Nudging people into saving

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Last summer, with the support of Prudential, ILC-UK published a report which explored how we can use behavioural theories to encourage younger people to save. [1]

On Sunday, Baroness Greengross had a letter published in the Sunday Times (22 January) which highlighted one of our recommendations, i.e. if we are going to encourage more younger people into a savings habit, perhaps we should look to introducing a savings rule of thumb similar to the “five-a-day” healthy eating message.

Additionally, this week we heard that the new Chief Executive of the ABI is interested in another of our recommendations, i.e. the idea of greater pension flexibility (for example, allowing younger people to draw down their pensions when they need to). Saga have backed this call.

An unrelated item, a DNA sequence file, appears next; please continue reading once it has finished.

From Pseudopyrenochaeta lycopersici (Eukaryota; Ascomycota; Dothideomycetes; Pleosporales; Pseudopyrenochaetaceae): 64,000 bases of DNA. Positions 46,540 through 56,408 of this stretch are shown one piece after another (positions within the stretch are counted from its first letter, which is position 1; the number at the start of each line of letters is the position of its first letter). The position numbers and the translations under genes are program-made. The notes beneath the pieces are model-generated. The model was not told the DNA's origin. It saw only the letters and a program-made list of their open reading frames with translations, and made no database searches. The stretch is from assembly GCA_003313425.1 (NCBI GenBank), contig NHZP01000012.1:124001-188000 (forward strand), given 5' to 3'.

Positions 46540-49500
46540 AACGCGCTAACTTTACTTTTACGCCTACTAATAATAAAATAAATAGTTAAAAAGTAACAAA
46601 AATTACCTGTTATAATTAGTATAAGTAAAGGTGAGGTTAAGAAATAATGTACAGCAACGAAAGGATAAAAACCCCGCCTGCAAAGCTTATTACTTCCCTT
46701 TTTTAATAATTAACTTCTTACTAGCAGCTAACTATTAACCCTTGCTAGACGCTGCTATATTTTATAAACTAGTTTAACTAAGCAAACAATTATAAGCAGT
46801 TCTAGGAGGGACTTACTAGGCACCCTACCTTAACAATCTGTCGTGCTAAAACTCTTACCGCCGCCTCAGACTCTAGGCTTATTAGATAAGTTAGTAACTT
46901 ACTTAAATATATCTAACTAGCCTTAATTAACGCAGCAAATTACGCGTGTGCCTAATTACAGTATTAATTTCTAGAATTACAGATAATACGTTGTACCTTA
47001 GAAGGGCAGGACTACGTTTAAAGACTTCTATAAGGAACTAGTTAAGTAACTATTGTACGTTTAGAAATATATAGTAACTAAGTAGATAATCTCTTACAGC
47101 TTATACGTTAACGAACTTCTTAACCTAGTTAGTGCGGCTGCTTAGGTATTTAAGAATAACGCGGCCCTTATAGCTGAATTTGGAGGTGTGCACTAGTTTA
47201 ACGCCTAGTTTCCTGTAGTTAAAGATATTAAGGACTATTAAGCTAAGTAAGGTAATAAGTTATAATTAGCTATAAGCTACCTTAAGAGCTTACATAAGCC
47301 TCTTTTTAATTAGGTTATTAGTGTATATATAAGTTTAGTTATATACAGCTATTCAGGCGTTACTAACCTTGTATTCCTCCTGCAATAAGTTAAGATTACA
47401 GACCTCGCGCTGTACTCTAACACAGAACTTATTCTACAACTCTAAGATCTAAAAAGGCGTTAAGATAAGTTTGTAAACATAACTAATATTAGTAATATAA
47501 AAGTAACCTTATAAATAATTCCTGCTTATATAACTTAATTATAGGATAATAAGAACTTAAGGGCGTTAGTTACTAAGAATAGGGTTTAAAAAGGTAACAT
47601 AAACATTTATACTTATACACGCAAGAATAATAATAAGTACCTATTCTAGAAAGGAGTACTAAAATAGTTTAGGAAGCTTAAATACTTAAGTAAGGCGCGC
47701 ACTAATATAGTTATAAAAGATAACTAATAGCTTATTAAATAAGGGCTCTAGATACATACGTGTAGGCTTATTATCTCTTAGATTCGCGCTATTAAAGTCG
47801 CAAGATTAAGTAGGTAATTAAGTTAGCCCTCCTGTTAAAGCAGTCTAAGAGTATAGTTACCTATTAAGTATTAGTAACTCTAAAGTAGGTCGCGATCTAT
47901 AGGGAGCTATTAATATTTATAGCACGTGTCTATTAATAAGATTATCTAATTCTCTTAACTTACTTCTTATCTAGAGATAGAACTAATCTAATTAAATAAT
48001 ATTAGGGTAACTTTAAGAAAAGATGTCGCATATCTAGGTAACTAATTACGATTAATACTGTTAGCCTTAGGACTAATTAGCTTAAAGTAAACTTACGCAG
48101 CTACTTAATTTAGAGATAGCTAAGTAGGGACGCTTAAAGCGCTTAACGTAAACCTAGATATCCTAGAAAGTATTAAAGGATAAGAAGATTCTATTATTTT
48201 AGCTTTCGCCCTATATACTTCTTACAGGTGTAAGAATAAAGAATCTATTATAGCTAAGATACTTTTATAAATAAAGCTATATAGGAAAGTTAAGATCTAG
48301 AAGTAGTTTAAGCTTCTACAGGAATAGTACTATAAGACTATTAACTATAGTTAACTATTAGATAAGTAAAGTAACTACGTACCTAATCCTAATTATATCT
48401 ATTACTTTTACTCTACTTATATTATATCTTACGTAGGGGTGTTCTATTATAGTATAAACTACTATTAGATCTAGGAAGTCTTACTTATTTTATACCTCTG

As a relevant aside, there is an interesting and recently posted TED lecture by Daniel Goldstein which talks about how we can nudge people to save. Take a look.

Perhaps they have all been reading the ILC-UK report?

David Sinclair

1. Resuscitating Retirement Saving

One thought on “Nudging people into saving

  1. Robert Shields said:

    Will Hutton pointed out that if we all saved for annuities that would give a reasonable income on retirement the amount of savings would be greater than the value of the UK economy. Where precisely could these savings be invested? I am not saying that saving is bad but the consequnces need to be thought through

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